Well the new Exmoor Trim Land Rover 110 3/4 tilt has been fitted to Annie for a month and since fitting it has rained virtually every day so we’ve had a good test of both its waterproofing and it shrinkage!
As expected and as Exmoor Trim advise, the tilt did shrink a little but not by much. As can be seen in this picture of where the tilt sits in the rain gutters behind the truck cab it has shrunk enough that the tilt has almost pulled itself up out of the gutter. When fitted it was flat against the bottom of the gutter. This should pull back in once I tighten it again.
My wife and I have already re-tensioned it twice since fitting as recommended by Exmoor Trim.
The tilt has pulled quite taut over the whole stick frame and all the creases that existed when first fitted have all gone as can be seen in these two comparison pictures.
Waterproofing / rain resistance
We had horrendous torrential rain the first few days after fitting and as advised by Exmoor Trim the tilt did leak quite a bit in those first few days however after a week of getting soaked then drying out it then become fully waterproof. My wife and I have both since driven in torrential rain and the tilt remains largely waterproof. The only water that has entered is via the gaps that exist between the rain channels and the tub which is a design fault of Land Rover not an issue with the tilt and from gaps at the rear where my wife and I had not properly closed the flaps so again no fault of the tilt. The main thing is that the load area and its contents now remain pretty much dry even in very heavy rain so the tilt has done its job well. I would however recommend in the first week after fitting a new tilt that you don’t leave electronics exposed inside, especially with a full tilt.
Usable load bed
The main reason for fitting the tilt was so that we could make more use of Annies large load bed in all weathers for carrying items that would otherwise be ruined by rain such as our family shopping. It was also to provide a small bit of security so that items in the load bed were not quite so easy to lift out. It has obviously worked great at keeping the shopping dry and while a canvas cover will never be that secure it does provide a little bit better deterant than no cover at all.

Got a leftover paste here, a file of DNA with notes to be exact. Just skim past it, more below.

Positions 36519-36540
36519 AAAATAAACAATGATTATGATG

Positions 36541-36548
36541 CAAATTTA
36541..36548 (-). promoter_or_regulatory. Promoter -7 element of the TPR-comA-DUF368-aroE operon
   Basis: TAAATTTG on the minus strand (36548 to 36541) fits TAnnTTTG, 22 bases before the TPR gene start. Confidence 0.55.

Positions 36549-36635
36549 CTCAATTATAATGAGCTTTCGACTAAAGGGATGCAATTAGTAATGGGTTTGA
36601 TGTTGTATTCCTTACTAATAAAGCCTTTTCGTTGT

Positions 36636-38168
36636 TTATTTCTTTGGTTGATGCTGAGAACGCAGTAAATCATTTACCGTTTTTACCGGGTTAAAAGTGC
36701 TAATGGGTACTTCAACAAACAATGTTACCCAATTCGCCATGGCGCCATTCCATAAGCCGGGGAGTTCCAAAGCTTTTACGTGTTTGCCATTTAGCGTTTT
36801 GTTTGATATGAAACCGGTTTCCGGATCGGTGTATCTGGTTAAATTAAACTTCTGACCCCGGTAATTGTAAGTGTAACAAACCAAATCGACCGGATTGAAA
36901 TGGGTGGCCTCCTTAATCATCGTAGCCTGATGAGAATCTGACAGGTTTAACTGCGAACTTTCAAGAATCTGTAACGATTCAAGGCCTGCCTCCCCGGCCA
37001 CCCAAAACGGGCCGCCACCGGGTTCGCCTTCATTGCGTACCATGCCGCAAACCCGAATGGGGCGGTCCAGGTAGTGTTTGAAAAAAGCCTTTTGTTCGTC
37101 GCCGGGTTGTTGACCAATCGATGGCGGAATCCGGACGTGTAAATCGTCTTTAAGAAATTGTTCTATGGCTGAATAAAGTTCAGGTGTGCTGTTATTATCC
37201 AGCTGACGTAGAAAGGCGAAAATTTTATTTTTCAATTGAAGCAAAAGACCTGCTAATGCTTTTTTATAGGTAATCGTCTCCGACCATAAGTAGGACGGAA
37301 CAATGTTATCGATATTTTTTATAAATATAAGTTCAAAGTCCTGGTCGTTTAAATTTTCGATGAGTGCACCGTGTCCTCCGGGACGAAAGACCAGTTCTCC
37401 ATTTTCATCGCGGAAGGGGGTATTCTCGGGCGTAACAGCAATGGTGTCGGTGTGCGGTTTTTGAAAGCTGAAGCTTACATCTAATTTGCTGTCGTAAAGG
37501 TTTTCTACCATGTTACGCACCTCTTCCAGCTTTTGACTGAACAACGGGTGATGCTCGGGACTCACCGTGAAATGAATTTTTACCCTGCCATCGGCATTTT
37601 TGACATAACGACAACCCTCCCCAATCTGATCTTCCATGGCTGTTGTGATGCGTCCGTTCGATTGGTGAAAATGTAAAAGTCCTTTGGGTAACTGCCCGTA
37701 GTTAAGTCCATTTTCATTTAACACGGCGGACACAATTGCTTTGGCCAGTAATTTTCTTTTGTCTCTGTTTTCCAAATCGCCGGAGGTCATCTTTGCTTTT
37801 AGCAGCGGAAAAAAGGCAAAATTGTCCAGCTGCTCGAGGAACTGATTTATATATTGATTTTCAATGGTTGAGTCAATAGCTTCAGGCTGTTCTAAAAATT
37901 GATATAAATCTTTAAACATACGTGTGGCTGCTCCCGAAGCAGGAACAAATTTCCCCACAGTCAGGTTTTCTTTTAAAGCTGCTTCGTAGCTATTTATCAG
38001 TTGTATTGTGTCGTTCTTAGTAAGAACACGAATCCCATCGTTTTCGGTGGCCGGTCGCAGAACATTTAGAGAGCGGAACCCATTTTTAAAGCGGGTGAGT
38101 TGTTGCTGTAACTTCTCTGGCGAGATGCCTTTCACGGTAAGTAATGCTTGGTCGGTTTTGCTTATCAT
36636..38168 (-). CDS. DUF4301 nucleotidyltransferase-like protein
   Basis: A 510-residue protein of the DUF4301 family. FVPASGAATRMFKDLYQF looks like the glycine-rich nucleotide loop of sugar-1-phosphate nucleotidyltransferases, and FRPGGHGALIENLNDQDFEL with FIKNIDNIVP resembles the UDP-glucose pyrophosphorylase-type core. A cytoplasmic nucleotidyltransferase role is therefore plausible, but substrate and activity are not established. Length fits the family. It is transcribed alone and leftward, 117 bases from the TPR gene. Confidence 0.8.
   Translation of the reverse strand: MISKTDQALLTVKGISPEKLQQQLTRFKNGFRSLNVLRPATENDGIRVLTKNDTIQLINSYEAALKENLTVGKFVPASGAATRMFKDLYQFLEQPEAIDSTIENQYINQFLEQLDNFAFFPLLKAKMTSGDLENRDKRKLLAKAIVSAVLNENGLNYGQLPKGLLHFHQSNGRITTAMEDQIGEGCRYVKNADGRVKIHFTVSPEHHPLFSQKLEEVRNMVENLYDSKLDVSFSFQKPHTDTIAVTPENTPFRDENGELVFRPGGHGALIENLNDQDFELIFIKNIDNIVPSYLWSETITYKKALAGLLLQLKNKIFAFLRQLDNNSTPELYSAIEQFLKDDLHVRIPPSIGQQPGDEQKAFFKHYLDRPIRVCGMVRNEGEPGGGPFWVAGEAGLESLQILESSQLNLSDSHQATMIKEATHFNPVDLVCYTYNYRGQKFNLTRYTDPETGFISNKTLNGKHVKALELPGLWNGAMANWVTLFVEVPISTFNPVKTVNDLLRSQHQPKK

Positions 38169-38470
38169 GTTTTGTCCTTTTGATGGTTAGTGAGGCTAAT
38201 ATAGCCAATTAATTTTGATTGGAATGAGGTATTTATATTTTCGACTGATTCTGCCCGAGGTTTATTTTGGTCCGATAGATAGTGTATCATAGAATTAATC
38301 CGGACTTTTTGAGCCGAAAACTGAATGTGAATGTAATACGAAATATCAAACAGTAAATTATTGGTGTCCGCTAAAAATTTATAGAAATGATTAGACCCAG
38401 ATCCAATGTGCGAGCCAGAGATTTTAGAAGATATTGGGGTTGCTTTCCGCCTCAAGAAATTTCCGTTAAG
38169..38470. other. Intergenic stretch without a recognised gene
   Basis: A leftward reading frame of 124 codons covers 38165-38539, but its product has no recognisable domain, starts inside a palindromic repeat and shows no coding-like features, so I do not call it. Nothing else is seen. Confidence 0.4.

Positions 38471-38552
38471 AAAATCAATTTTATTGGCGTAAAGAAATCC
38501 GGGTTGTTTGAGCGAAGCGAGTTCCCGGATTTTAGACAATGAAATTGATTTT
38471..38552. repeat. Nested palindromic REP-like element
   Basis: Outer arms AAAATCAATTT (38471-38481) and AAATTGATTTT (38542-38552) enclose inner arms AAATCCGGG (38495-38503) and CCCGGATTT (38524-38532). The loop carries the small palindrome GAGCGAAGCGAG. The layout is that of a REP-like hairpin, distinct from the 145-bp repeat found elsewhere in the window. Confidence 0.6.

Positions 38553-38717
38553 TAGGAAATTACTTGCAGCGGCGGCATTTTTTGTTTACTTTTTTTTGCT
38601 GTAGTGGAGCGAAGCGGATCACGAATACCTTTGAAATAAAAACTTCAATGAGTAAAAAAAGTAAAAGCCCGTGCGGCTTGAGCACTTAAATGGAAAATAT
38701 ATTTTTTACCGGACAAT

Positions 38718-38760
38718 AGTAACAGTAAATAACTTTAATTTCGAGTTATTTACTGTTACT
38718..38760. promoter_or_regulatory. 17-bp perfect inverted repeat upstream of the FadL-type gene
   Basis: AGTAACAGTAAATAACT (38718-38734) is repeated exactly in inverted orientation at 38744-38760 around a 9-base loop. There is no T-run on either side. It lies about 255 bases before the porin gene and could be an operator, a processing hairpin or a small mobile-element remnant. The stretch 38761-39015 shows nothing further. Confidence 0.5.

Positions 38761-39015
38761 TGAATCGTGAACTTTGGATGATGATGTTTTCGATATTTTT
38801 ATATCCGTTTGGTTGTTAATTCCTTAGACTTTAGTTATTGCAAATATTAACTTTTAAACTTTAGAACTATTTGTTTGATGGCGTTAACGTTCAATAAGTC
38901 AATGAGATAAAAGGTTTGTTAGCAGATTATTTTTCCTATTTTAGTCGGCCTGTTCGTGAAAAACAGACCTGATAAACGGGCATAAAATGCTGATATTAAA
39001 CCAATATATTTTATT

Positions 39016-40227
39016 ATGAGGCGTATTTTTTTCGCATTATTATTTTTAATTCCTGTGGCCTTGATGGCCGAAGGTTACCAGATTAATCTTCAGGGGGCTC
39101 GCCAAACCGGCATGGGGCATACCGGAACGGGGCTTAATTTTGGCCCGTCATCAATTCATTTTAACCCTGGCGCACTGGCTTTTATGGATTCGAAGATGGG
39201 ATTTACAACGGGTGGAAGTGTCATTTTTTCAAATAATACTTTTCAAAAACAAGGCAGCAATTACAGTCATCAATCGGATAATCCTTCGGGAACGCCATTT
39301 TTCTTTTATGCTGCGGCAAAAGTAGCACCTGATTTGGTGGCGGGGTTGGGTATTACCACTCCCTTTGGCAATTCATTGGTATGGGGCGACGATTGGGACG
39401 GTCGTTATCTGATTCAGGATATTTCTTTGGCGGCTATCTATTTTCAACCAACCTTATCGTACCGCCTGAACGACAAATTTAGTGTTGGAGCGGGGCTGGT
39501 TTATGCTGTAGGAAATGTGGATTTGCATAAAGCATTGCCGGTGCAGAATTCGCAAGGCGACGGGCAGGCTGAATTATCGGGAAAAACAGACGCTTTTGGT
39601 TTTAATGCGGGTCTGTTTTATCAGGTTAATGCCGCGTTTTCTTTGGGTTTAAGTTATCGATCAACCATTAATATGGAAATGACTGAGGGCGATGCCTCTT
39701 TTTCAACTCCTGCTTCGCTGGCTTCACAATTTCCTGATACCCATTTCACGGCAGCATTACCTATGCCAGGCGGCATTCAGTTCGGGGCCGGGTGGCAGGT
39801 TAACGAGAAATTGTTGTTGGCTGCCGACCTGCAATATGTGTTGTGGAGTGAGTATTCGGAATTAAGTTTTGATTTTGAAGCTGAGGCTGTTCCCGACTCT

With the tilt fitted the load bay becomes a vast van and as can be seen from this picture, a 109″ load area is cavernous inside that tilt. This picture shows a complete second hand Series gearbox (destined for rebuild this winter) laying on the bed floor and it gives you some idea of how large that space is!
Issues we hadn’t thought about
There are two issues with the tilt, neither of which is any fault of Exmoor Trim!
The first is that Annies underside is now quite oily after a succession of leaks from both gearbox and crank. While I try to keep on top of that and clean the underside regularly it still has some oil splashed everywhere. While driving in very heavy rain on very wet roads the underside gets jet washed by the spray and the oil/water mix that is then thrown out from under the rear of the truck gets sucked up and splatters the back of the tilt so the lovely clean sand colour canvas is already covered in small spots of oil. Not much we can do about this at the moment and my wife just shrugged her shoulders and suggested that it was just normal for a ‘Land Rover’ anyway. (Maybe black would have been a better colour choice for such a leaky vehicle ;-) )